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Torrance Union Loses Zoning Bid on Hall Use

Times Staff Writer

Neighbors of a north Torrance union hall complained about loud parties at the facility and persuaded the City Council Tuesday to deny a zoning change that would have permitted the union to rent out its hall for weddings and parties.

Richard Pikes said that the walls of the union hall “act like a man-made amphitheater that make normal speaking voices sound like an operetta.”

The center of the conflict is a large, single-story structure on West 182nd Street near Yukon Street that houses District 720 of the International Assn. of Machinists and Aerospace Workers.

While zoning regulations prohibit parties or weddings at the hall, Pikes and other neighbors complained that they have suffered the litter, traffic and noise from such banned activities for several years.

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Councilman Tim Mock, who lives a few blocks from the hall, said he has noted that wedding receptions taking place there on a regular basis. He said he was surprised to learn that zoning did not permit them.

Councilman Bill Applegate said that the zone change “would intrude upon the peace and tranquility of the neighborhood.” He said that several neighbors have complained to police about noise at the hall.

Union representatives admitted some problems with noise at the hall but denied they had violated zoning regulations. “What these people are telling you is untrue,” a union member told the council. “We don’t have parties.”

They added that if the zone change is approved, rental use of the facility would be closely supervised.

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“Our primary interest in expanding the usage of our building is to provide a community service to our members as well as the community,” said Barbara Pawley, the union’s secretary-treasurer. “It is not a profit motivation.”

Pawley said that if the zoning is changed from restricted commercial district to solely commercial use, the union would be willing to restrict the hours that the hall is rented out and would screen the people who use it.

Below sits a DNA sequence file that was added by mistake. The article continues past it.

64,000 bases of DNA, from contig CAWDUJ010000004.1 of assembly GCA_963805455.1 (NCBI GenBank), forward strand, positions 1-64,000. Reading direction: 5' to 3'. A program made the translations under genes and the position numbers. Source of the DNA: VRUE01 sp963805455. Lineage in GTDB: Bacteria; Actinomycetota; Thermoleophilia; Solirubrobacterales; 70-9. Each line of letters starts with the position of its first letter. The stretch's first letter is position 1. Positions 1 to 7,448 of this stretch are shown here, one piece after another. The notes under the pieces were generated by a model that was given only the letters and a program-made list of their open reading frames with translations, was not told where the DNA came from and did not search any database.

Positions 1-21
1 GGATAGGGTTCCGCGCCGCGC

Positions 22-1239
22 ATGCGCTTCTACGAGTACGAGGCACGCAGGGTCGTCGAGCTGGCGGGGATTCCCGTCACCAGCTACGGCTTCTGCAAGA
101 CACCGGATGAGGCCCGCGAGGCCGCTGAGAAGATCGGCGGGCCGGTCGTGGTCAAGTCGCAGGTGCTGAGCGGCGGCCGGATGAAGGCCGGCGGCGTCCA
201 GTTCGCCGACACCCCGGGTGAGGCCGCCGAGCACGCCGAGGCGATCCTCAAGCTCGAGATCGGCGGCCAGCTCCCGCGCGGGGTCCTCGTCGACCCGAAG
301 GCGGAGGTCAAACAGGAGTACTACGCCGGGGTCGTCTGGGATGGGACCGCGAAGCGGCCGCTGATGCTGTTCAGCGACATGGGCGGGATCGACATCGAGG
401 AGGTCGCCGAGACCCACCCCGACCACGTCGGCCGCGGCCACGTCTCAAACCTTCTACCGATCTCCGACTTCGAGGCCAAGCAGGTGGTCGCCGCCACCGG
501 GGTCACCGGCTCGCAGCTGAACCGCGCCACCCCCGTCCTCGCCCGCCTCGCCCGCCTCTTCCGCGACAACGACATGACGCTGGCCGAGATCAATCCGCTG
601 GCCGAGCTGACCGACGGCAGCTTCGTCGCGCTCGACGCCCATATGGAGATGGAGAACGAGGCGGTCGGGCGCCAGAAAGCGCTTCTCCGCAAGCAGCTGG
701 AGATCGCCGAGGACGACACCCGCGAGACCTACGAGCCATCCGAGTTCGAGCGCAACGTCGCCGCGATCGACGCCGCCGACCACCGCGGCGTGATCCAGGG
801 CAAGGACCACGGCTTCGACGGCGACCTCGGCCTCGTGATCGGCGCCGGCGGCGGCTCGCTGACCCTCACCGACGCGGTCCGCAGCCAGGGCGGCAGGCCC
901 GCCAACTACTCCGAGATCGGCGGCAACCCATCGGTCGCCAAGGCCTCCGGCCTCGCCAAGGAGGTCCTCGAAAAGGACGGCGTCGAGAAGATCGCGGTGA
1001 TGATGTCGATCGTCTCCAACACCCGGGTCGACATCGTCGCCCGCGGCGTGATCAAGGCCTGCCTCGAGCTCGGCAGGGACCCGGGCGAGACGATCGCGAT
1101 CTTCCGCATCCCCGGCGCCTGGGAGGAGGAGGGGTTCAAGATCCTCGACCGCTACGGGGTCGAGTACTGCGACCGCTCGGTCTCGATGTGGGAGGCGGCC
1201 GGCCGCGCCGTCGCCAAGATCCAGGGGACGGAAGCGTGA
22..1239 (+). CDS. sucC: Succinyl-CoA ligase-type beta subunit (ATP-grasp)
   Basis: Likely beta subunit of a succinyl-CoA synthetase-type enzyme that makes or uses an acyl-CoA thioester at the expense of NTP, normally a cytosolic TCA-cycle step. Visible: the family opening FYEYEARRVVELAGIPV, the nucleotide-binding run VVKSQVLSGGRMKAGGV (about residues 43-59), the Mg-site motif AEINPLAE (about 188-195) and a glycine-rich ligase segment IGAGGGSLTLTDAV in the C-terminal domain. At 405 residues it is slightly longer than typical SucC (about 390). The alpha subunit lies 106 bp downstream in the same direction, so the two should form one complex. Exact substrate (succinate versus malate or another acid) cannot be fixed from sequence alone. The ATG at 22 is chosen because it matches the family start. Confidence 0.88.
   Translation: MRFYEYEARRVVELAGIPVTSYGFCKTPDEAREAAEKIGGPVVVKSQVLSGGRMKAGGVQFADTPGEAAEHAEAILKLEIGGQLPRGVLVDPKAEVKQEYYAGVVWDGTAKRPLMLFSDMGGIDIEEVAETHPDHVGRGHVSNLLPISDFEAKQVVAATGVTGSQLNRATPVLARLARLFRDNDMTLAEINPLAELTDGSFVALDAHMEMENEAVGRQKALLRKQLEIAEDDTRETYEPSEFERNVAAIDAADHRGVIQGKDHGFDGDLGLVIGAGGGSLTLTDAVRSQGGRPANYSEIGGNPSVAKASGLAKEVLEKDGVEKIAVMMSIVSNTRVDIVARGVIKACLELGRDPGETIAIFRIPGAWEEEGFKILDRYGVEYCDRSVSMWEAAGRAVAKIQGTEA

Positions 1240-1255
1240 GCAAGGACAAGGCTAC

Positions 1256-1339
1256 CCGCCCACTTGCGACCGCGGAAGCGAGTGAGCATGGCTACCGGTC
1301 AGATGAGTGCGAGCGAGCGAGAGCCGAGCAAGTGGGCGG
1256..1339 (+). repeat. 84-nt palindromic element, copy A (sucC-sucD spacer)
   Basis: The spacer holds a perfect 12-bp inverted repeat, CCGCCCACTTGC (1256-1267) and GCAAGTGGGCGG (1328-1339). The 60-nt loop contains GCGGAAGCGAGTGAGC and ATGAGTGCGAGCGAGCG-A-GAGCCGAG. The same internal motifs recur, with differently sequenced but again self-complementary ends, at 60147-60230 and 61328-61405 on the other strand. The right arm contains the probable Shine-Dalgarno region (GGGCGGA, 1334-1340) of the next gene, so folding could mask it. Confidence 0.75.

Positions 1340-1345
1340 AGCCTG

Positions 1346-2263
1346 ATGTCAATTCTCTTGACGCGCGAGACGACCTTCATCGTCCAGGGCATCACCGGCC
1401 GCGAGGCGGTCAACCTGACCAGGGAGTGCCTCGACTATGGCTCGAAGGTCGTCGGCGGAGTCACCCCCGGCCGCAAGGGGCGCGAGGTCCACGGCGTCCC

“We have shown an interest to work with the neighborhood,” she said.

Union representatives also reminded the council that the hall has regularly been used as a place for voting booths and federal distribution of surplus foods.

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“The effort the union has made to provide facilities to charitable causes is commendable,” said Councilman George Nakano.

Residents were not so sympathetic.

Martha Nakashima who lives across the street from the hall, told the council that on several occasions she has been awakened by the sounds of shouts and breaking glass coming from the union hall. “It’s frightening and I don’t know what to do,” she said. “So I call the police.”

During an interview in front of the hall, Angelo La Ponza 23, who has lived next door for nine years, said: “It has gotten to the point where my mother has to wear earplugs to get to sleep.”

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After listening to residents and union members for nearly an hour, the City Council voted unanimously to reject the zone change.


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